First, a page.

Enter First National Bank of Buhl.

The small Minnesota lender first popped up on Barnes’s radar when one of his lawyers flagged it for him in late 2020. That notice kicked off a months-long acquisition process that ended with the deal closing in July. The bank was acquired by Barnes, so for now it is bound to join Celtic Bank and Lincoln Savings Bank as one of M1’s banking partners.

The deal, officially announced Tuesday, is not the only banking news M1 made. The company also added Christine Larsen, a current director at CIBC, to its board. Larsen previously worked in various executive and senior leadership roles at First Data, JPMorgan, and Citigroup. M1 has also announced a partnership with banking software company Temenos so that it can “build a stronger, faster, more secure cloud banking platform.”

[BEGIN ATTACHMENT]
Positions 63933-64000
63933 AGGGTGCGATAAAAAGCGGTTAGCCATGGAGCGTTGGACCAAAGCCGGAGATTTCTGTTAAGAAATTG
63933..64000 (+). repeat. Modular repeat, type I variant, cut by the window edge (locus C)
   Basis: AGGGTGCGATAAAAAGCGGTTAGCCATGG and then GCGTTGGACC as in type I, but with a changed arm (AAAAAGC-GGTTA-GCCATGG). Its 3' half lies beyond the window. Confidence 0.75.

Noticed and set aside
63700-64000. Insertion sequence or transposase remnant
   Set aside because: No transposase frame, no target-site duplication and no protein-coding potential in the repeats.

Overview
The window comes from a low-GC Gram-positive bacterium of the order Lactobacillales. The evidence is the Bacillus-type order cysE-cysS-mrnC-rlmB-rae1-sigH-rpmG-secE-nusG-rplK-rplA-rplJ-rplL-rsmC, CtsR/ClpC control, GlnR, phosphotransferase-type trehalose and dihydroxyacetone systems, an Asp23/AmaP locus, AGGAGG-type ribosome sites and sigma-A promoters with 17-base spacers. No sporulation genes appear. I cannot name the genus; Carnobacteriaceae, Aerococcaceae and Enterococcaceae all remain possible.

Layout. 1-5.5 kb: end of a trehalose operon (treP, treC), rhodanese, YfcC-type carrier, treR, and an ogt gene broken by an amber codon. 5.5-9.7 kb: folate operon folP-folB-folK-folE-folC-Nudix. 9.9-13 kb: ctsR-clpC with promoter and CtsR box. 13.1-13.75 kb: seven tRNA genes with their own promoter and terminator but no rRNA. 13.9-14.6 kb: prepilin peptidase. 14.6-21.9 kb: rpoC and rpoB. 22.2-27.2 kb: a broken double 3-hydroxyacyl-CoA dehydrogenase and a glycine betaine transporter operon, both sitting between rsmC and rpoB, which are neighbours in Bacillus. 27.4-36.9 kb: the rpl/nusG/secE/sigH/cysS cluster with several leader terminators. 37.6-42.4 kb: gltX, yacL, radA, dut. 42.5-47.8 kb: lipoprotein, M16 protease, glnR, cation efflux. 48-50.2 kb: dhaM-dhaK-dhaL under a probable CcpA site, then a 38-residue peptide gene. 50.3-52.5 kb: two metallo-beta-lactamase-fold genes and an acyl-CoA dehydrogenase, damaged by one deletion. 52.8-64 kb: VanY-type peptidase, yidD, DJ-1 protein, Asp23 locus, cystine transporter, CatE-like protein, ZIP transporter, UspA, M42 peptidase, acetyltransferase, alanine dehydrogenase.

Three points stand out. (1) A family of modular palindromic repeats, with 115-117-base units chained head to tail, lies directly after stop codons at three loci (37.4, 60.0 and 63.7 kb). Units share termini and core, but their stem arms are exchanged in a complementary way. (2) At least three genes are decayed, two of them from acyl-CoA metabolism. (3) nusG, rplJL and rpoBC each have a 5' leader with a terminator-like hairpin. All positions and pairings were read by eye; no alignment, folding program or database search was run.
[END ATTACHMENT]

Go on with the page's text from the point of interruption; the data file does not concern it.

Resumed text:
With First National Bank of Buhl, M1 first plans to provide personal loans, and then others like mortgages and auto loans, to its customers, Barnes says. M1 will continue to work with Celtic on its credit card offering, known as the Owner’s Rewards card, as well as Lincoln Savings so that it can continue to give access to checking accounts and debit cards to its customers too. 

In the long run, Barnes sees M1 itself becoming regulated as a bank, perhaps with an acquisition of First National Bank of Buhl, once it gets “into the position where it can be a bank holding company.” But for now, Barnes’s purchase of the tiny Minnesota bank is a step that the M1 Finance CEO says will be critical for its ultimate push to become everything that is finance for its customers. 

“The Schwab of the next generation or the JPMorgan Chase of the next generation isn’t going to be a brick-and-mortar, retail branch base. It’s going to be heavily built on a technology infrastructure, and it’s going to own the brokerage, the banking, and all aspects of financial services,” Barnes says. “And so we are putting the building blocks into play to really be that institution.”